For most writers, even crime writers, one new book a year is a daunting enough schedule for an author to write and a publisher to publish well. Or so I used to think. I am now revising all my expectations and freely admit that I must have been a part-time writer having only produced 18 novels in 20 years, as I have been put to shame by the productivity of American Debra Webb, who has five new novels being published here by Headline between now and July. In fact, unless you blinked, you will have noticed that Obsession and Impulse are already out as the opening titles in ‘The faces of Evil’ series and by the time you’ve finished reading this column, the third in the series, Power, will be also, with Rage and Revenge appearing in April and July.

Now I am not suggesting that these novels have all been written in 2012, for I know the series was created in America as far back as…er… 2011, but it is still a considerable achievement. Or so I would have thought had I not discovered that Debra Webb has in fact written more than 60 novels since 1999; so five novels published in half-a-year shouldn’t come as any real surprise.

In Town This Month

I have found it a quite exhausting February on the London social scene this year, even though for legal reasons I did not attend the two formal banquets put on by publishers HarperCollins and Quercus.

To celebrate a trio of their crime writers, Faber had the wonderful idea of throwing a pub lunch for reviewers, which certainly attracted all the great and the good and even Professor Barry Forshaw to meet novelists Derek B. Miller, Doug Johnstone and Tobias Jones.

 

It was not only a pleasure – and in some cases a surprise – to see fellow critics Chris Simms, Marcel Berlins and Jake Kerridge during daylight hours, and it is always fun to spend time in a saloon bar with the delightful Ayo Onatade, Laura Wilson and Natasha Cooper. More importantly, though, the informal surroundings gave us all ample opportunity to chat to the individual authors and it was a particular pleasure for me to meet Tobias Jones, a British journalist living in Italy and author of the frightening non-fiction book The Dark Heart of Italy as well as the excellent thriller The Salati Case. Tobias accurately predicted the result of the recent Italian general election for me and had I had a clearer head I should have called in at a bookmakers as I left the pub that day, though I suspect the odds on offer would not have been great.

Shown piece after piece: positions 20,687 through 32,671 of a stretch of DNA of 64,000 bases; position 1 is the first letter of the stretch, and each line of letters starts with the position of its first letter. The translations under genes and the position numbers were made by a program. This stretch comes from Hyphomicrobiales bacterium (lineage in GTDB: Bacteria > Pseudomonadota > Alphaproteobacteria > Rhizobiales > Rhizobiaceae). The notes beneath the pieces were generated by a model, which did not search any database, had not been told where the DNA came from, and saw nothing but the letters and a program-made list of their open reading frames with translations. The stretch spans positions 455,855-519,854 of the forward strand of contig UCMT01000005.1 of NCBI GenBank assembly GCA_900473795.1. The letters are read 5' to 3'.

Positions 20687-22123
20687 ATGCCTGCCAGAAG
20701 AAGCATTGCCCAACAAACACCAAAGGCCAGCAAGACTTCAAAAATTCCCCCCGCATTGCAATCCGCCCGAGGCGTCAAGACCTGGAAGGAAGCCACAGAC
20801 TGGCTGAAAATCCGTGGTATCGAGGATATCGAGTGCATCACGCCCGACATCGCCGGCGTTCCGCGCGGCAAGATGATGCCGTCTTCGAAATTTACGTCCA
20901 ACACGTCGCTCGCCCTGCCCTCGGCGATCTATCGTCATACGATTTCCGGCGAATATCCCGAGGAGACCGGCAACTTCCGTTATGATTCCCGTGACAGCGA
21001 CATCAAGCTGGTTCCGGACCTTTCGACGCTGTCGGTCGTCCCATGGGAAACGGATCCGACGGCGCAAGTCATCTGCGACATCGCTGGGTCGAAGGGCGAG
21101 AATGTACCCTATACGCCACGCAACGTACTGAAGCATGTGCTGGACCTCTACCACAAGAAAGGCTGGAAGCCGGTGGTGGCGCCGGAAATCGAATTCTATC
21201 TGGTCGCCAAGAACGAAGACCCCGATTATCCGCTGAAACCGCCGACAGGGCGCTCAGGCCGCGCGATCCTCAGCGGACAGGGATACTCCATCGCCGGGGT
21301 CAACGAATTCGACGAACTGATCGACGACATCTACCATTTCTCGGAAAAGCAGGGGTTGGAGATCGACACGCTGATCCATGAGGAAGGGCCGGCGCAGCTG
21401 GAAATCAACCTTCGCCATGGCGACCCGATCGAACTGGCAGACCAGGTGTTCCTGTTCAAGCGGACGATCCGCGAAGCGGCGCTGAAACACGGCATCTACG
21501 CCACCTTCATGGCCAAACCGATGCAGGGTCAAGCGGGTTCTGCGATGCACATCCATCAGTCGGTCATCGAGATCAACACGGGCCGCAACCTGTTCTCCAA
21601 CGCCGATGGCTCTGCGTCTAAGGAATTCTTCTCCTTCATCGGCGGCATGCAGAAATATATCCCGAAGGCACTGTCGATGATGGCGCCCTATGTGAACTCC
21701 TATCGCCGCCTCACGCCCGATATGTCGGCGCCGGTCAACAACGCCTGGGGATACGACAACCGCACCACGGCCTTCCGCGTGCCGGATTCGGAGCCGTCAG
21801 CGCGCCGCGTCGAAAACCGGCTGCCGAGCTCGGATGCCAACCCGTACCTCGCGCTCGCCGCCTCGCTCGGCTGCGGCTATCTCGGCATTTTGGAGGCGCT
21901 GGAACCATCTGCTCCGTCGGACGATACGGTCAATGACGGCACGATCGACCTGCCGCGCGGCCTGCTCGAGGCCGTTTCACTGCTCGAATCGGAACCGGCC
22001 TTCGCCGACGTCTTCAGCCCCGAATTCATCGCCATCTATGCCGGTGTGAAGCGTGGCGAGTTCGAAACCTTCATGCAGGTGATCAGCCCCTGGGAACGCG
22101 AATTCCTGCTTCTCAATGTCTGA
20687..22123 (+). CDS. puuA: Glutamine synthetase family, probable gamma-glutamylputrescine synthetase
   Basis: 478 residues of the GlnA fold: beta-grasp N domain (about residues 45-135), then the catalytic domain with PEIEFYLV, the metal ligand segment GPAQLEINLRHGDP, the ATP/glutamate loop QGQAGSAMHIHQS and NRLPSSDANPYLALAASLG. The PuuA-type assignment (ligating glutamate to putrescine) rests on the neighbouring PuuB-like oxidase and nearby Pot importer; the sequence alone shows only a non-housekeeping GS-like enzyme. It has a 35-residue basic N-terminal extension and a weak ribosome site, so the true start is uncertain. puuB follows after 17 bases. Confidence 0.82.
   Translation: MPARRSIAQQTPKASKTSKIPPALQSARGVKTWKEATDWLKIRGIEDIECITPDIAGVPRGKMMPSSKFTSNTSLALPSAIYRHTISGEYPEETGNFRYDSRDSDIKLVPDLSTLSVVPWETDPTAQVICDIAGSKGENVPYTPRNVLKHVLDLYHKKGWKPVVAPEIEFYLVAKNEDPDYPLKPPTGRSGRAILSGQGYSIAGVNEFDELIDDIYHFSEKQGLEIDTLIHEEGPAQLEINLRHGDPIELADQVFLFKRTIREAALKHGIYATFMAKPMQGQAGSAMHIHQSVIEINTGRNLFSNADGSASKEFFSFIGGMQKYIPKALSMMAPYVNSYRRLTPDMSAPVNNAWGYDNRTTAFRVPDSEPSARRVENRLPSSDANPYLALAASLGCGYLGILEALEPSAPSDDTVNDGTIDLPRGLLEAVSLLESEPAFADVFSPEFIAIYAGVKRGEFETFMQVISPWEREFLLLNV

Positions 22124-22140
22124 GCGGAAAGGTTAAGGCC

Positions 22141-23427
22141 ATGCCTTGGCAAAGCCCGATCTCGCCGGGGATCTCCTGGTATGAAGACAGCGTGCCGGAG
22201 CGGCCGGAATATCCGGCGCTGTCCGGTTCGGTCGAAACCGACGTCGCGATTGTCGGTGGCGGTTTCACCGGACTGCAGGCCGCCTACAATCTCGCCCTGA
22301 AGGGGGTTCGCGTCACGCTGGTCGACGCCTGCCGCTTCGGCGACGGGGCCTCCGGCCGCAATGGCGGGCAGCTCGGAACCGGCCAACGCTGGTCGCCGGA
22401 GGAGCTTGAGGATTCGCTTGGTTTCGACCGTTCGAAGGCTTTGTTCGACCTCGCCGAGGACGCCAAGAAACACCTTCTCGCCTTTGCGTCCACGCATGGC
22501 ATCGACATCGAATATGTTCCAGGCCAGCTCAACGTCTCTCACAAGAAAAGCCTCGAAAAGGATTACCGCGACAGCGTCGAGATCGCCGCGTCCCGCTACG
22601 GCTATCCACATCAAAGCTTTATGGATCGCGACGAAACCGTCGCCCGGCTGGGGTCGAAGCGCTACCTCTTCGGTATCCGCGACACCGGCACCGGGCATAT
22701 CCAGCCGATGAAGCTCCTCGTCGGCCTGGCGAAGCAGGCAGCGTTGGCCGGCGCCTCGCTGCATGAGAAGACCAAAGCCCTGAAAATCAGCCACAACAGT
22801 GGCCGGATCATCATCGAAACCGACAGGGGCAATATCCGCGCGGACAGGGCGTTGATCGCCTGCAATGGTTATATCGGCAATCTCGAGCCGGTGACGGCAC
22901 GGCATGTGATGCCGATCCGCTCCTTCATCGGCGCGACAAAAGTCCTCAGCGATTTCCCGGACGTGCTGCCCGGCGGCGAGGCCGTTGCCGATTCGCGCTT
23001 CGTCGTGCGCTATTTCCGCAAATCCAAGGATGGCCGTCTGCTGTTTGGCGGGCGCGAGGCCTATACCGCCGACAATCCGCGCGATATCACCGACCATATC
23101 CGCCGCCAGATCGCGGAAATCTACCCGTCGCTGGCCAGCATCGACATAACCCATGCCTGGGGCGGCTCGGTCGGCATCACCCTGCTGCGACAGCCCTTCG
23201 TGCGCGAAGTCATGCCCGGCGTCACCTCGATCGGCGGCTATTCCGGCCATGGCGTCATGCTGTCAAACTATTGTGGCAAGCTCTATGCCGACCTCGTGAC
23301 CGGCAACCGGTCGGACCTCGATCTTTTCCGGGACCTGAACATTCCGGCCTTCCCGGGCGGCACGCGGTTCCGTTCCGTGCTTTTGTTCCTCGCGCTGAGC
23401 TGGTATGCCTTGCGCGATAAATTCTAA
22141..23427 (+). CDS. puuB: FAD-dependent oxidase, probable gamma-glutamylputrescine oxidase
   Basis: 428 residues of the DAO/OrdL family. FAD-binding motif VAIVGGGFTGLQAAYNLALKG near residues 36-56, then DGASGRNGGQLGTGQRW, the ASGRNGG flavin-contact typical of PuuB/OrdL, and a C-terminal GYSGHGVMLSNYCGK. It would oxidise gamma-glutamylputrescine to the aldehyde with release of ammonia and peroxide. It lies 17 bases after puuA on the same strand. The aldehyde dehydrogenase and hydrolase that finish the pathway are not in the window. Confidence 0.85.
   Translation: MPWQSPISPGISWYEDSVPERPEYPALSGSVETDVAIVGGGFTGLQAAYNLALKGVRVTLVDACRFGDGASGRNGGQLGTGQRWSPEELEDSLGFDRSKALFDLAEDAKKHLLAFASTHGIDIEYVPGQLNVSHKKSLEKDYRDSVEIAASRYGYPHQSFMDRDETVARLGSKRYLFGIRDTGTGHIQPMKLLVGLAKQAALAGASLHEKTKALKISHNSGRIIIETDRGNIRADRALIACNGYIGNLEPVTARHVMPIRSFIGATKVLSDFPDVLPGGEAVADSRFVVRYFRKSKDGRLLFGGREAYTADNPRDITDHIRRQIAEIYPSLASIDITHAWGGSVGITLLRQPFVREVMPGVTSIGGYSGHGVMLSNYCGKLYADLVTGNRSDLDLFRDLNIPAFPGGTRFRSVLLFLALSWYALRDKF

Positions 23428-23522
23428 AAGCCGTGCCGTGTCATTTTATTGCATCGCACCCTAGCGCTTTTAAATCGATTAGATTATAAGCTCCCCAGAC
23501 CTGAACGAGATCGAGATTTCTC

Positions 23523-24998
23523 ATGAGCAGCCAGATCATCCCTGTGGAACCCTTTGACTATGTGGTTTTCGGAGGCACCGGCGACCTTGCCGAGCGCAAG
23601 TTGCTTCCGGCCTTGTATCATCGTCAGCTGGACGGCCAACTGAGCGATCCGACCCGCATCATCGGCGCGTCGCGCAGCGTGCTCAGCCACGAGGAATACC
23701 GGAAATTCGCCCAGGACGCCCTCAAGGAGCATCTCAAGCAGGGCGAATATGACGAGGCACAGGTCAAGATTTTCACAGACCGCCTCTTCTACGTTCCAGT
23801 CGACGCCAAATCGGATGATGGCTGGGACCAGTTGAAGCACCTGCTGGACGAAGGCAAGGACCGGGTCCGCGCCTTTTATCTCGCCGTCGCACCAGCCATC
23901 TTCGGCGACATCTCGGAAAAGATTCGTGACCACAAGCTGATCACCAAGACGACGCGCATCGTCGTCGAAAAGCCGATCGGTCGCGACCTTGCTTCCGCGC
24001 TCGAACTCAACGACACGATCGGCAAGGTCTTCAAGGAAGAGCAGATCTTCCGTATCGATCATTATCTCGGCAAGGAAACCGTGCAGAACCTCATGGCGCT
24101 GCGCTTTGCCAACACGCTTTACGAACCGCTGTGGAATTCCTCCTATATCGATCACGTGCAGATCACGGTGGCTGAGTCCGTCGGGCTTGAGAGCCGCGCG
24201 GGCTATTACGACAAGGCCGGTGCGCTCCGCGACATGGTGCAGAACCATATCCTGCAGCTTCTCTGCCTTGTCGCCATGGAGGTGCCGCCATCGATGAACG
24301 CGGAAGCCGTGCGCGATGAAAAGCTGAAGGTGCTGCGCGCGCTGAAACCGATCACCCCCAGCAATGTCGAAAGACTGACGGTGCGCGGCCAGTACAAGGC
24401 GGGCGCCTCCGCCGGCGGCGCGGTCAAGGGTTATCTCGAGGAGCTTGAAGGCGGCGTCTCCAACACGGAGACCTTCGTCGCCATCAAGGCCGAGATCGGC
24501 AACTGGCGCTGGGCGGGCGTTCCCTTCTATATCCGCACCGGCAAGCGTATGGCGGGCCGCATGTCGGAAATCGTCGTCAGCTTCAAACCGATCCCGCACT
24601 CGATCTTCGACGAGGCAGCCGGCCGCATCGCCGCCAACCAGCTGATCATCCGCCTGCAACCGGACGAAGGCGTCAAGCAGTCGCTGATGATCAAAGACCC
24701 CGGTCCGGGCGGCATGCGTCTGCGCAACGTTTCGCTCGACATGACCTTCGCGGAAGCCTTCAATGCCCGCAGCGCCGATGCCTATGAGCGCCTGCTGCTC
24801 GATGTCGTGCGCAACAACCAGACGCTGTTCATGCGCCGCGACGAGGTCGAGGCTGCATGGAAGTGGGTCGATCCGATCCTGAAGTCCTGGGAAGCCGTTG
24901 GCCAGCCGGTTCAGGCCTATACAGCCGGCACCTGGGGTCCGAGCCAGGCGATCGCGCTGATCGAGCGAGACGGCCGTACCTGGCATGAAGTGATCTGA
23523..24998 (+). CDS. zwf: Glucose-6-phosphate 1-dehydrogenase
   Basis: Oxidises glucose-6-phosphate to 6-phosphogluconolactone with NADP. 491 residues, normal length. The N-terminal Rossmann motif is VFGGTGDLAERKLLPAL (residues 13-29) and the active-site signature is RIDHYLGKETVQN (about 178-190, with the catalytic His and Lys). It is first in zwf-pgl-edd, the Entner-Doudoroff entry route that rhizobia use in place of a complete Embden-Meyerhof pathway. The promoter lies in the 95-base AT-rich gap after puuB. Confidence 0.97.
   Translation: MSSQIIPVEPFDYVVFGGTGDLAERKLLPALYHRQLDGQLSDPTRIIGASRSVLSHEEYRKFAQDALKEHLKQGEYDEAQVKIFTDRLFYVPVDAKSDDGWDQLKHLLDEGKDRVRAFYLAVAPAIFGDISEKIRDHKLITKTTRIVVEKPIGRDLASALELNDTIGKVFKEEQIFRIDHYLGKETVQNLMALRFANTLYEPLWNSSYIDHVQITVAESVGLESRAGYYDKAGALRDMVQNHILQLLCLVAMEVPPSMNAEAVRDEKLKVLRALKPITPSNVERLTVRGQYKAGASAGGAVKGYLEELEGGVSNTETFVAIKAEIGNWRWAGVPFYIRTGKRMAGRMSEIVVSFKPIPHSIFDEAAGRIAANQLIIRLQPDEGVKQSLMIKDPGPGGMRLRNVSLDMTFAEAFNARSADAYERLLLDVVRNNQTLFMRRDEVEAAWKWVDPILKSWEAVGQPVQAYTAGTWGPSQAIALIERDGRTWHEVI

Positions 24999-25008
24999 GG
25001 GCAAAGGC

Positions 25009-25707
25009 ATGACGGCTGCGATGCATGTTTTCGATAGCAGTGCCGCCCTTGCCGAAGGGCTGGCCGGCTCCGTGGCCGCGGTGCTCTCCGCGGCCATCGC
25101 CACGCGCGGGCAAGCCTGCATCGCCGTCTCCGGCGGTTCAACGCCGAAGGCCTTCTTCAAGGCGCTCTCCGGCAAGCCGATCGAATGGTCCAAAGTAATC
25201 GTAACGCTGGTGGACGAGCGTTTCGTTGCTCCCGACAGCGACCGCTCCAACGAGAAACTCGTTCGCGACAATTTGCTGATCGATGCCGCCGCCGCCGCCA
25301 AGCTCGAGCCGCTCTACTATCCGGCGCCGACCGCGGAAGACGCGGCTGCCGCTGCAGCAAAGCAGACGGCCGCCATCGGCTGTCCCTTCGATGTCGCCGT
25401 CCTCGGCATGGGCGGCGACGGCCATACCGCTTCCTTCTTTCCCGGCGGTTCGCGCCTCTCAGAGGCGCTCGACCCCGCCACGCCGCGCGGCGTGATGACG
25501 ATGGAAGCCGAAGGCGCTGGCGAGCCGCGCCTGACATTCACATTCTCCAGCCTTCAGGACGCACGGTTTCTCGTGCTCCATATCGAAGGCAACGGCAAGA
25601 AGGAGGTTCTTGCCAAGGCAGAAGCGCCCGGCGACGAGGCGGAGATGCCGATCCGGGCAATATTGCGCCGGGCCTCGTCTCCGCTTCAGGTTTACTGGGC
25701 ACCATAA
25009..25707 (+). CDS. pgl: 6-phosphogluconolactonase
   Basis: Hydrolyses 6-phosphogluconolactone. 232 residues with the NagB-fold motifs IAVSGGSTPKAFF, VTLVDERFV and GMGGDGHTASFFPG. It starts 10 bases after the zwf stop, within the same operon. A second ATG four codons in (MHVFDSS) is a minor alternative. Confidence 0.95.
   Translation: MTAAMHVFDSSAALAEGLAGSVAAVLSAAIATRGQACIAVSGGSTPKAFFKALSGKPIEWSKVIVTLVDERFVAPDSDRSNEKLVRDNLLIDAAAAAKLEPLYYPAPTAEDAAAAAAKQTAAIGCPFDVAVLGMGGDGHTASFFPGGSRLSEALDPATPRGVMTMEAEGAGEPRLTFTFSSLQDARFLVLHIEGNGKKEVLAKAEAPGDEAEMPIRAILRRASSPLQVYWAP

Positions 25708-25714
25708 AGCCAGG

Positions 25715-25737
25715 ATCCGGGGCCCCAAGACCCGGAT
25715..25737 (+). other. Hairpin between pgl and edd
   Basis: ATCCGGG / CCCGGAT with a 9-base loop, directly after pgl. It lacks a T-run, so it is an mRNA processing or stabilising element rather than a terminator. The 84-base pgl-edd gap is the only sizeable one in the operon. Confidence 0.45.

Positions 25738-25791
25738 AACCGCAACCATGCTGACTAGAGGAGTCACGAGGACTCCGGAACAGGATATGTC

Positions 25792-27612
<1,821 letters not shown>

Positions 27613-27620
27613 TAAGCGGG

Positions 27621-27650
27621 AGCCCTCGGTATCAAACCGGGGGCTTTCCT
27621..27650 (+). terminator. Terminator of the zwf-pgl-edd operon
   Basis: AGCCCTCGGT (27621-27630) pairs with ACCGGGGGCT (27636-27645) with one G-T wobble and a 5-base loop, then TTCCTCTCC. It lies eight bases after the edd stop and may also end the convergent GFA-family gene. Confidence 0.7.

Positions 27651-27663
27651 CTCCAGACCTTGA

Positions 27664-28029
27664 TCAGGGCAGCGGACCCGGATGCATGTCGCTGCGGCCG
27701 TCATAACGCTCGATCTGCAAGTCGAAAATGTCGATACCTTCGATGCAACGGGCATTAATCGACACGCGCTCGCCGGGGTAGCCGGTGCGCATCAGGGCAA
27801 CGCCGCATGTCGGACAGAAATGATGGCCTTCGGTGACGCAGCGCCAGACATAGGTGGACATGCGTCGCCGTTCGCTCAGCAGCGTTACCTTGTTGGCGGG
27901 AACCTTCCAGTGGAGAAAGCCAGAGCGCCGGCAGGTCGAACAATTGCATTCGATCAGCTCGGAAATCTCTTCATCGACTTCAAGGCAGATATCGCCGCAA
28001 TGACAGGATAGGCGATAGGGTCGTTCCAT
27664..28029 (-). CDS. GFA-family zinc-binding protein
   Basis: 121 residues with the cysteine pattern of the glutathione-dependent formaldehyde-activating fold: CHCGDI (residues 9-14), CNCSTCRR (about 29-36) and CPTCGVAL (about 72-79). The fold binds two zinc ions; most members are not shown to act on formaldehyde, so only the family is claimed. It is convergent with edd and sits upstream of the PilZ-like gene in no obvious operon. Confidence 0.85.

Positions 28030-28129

Both Derek B. Miller (an American) and Doug Johnstone (a Scottish person) were celebrating the publication of new novels in February.

 

By a strange twist of coincidence, both feature major roles for six-year-old boys, murdered mothers and gun crimes in countries (Norway and Scotland) which have tragic recent histories when it comes to guns although, perhaps oddly, such events do not feature significantly in the plots of either book.

 

I was unable to attend the opening of the Murder in the Library exhibition at the British Library in January but have at last managed to catch it and although not that easy to find within that iconic building on Euston Road, I would recommend it to all crime and mystery fiction fans. If I have a qualm it is that there is no souvenir brochure brochure or programme available celebrating some of the marvellous artwork on show (and photography is not allowed) and the selection of crime novels on sale in the Library’s gift shop, on a different floor, is strangely limited, although it was nice to see several of Arcturus Books’ reprints of ‘Golden Age’ mysteries on display at very reasonable prices.

 

It is always a pleasure to visit Goldsboro Books in Cecil Court where one is assured of a friendly welcome once one has negotiated one’s way past the ferocious resident guard dog Baskerville, especially when the occasion is to celebrate the new ‘Shetland’ novel Dead Water (out now from Macmillan) by Ann Cleeves.